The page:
Nov 30, 2009

How Do I Clear Send in The No-Problem Area?


Letting Them Know The Real You

In the P.E.T. course, self-disclosing messages are referred to as I-Messages. An I-Message is a communication about the self--the "I".

An I-Message is authentic, honest, and congruent--reflecting the actual nature and strength of your thoughts and feelings. It is a clear message, understandable, and to the point, not masked in indirect or vague language.

Declarative I-Messages Are The Basic Form of Self-Disclosure

They are the declaration to others of your beliefs, ideas, likes, dislikes, feelings, thoughts, reaction--or any other statement that helps others know you better and understand how you are experiencing your life.

Some Examples of Declarative I-Messages:

"I believe the homework that your teacher's given you is really important."

"I think that we should have a military draft."

"I feel discouraged about how much things cost these days."

"I know you disagree strongly, yet I got real value from the first parent-faculty meeting, and I think we should give it a real chance."

Preventive I-Messages Stop Trouble Before It Starts

Another important type of self-disclosure is one that lets your children and others know of some future need that you want to meet; that anticipates what you want to do or see happen. Such a message, because it clearly describes how you want events to turn out, greatly increases the chances that others will adjust their actions so as not to block what you need. Such message may prevent a conflict. Such Preventive I-Messages are especially appropriate in the home. An example, familiar to every parent, is the announcement of the time dinner will be ready so that the children can finish what they're doing and, ideally, help out in the kitchen!

Some examples of Preventive I-Messages:

"I need some uninterrupted time tonight so I can get the bills paid."

"I'd like to hear of your weekend plans this evening so we can work out transportation ahead of time."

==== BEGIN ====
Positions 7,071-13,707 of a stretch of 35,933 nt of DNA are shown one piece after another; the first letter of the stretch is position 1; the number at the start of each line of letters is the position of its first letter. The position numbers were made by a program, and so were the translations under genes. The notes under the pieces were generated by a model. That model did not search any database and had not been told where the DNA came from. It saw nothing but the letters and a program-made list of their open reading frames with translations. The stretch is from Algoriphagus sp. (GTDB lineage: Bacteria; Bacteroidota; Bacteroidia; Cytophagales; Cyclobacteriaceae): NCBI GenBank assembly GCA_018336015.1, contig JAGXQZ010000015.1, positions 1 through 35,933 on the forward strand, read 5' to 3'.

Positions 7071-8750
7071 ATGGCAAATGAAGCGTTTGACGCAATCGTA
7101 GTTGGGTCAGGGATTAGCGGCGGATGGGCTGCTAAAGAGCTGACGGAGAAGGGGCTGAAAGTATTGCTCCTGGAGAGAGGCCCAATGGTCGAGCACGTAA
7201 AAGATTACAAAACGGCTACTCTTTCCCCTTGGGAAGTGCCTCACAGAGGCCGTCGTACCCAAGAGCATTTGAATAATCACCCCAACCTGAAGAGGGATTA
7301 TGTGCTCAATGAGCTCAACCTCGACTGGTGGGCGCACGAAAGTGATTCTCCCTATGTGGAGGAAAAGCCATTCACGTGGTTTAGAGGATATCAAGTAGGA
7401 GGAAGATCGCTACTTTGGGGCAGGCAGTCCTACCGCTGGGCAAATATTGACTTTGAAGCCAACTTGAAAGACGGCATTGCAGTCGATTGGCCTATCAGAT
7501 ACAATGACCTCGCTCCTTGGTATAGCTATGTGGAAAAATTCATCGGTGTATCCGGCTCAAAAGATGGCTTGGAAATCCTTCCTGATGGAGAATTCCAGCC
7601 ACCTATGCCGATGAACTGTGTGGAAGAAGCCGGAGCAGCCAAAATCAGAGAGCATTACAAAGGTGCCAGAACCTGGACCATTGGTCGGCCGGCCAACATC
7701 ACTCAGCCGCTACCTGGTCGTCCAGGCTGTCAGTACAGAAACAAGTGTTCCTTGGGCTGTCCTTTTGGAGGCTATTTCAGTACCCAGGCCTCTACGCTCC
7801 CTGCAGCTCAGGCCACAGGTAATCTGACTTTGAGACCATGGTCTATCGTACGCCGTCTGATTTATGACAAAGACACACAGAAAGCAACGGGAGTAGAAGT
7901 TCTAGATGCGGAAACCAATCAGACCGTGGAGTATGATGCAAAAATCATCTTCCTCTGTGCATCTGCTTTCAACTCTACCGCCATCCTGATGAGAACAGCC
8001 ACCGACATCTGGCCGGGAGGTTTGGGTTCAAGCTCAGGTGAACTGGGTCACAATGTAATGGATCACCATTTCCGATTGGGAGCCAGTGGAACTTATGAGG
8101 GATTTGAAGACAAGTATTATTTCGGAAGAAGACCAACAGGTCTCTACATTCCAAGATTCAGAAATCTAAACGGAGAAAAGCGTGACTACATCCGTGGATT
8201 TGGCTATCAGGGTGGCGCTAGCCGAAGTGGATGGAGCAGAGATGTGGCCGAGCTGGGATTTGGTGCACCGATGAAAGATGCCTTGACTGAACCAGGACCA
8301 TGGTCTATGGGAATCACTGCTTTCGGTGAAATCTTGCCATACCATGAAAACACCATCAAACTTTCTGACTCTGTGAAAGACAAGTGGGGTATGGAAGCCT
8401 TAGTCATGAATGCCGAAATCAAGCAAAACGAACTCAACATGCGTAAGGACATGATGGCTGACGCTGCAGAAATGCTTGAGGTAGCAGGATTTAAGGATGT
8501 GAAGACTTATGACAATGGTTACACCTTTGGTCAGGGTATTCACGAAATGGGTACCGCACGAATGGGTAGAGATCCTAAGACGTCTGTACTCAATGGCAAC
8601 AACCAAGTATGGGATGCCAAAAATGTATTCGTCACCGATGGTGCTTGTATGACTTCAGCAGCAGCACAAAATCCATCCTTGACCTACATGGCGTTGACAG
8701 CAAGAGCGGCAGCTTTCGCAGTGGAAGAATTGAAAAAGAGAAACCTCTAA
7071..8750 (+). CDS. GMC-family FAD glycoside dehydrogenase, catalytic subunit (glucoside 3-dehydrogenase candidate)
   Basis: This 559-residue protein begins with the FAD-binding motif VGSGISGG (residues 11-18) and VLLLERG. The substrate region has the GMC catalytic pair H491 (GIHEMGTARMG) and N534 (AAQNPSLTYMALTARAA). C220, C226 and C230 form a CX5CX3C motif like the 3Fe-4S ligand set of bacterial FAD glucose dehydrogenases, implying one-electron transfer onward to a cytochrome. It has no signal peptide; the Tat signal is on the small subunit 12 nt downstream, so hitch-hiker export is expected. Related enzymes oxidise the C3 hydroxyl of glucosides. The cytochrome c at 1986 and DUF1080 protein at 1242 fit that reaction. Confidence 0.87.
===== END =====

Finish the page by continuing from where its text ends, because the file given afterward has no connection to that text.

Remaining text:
"I'd love to come to dinner. Please remember, I don't eat meat."

"I'd like to set a limit on our holiday spending this year."

Positive I-Messages Enhance and Strengthen Relationships

One of the most enriching forms of self-disclosure is the Positive I-Message. These are messages that exclusively describe parents' positive feelings toward their children. Although kids do plenty of things that are a problem for parents, they also say and do many things that are a pleasure, often helping a parent in unexpected ways or displaying kindness, maturity, considerateness, or good humor just when it's needed most. When these behaviors occur, it is appropriate and important for parents to disclose any genuine positive feelings they have about them.

Unfortunately, many parents are only self-disclosing when they are upset with their child's behavior. This is clearly appropriate self-disclosure, but the important point is that parents should disclose both their feelings of unacceptance and acceptance. Positive I-Messages that express appreciation, love, enjoyment, and affection toward children (spouse, friends, and others) can contribute greatly to warmer, closer, and more enjoyable relationships. Very young children, with their budding self-esteem and desire to be a "helper", seem especially to thrive on Positive I-Messages.

Consider the value for you, your children, or others in the following examples of Positive I-Messages:

"I appreciate how quiet you were when I was paying the bills. I did it a lot faster, thanks to you!"

"I really like the story you wrote, James."

"I was so proud when I heard you telling those kids you wouldn't lie to cover them!"

"Honey, I really love you."

It is important that Positive I-Messages not be used to manipulate or "shape" a child's behavior. Such ulterior motives invariably come through to the child and make your sincerity suspect. The Positive I-Message should be a "no-strings attached" expression of acceptance and acknowledgement.

Even though changing your child should not be the motive, parents who express a lot of positive feelings toward their children are often automatically rewarded with less unacceptable behavior, more trust, mutual respect and cooperation, more affection and caring. Like honesty, warmth and affection are highly contagious in families!

*Excerpt from the P.E.T. Participant Workbook

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